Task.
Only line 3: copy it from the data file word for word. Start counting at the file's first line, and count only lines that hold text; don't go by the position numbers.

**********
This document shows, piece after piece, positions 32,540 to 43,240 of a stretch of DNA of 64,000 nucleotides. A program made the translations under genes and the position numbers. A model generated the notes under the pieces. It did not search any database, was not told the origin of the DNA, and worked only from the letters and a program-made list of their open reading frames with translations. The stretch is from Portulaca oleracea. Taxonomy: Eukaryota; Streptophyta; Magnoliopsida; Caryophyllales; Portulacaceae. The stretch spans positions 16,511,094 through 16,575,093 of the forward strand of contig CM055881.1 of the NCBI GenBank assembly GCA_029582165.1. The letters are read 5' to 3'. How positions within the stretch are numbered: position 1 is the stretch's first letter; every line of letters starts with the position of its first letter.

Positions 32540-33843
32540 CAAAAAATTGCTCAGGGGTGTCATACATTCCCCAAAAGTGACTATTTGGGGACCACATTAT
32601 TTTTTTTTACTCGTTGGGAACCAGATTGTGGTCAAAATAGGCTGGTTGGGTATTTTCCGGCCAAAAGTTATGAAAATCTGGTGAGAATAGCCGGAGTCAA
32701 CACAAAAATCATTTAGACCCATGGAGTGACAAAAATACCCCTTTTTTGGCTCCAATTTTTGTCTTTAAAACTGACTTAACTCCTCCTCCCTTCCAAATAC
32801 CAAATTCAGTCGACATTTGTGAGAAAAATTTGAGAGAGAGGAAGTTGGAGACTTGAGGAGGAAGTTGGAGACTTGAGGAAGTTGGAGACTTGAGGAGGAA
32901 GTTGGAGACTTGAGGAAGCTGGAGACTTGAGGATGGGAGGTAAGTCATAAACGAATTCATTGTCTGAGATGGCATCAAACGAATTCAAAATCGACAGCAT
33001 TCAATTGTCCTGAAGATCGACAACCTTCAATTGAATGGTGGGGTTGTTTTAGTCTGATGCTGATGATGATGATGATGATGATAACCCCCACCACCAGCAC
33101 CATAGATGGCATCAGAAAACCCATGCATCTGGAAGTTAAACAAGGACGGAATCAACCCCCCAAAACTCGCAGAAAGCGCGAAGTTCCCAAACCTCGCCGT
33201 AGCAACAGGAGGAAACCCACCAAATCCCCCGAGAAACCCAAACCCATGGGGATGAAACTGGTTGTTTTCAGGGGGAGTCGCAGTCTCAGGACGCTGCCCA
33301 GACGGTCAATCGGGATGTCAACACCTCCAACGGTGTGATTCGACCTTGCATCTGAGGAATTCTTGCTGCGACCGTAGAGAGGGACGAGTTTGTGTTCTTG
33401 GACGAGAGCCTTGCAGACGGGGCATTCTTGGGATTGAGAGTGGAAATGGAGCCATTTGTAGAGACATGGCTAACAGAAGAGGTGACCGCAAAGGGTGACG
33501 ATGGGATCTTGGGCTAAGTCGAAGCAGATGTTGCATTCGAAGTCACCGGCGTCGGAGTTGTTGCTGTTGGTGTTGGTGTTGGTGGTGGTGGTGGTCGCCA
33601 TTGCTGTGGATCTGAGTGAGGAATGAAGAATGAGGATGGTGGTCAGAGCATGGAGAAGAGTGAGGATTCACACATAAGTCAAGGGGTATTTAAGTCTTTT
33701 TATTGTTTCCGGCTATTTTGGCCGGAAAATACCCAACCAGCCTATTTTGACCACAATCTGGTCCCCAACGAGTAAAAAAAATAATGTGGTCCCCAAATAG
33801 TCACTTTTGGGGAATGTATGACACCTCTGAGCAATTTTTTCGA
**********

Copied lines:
32540 CAAAAAATTGCTCAGGGGTGTCATACATTCCCCAAAAGTGACTATTTGGGGACCACATTAT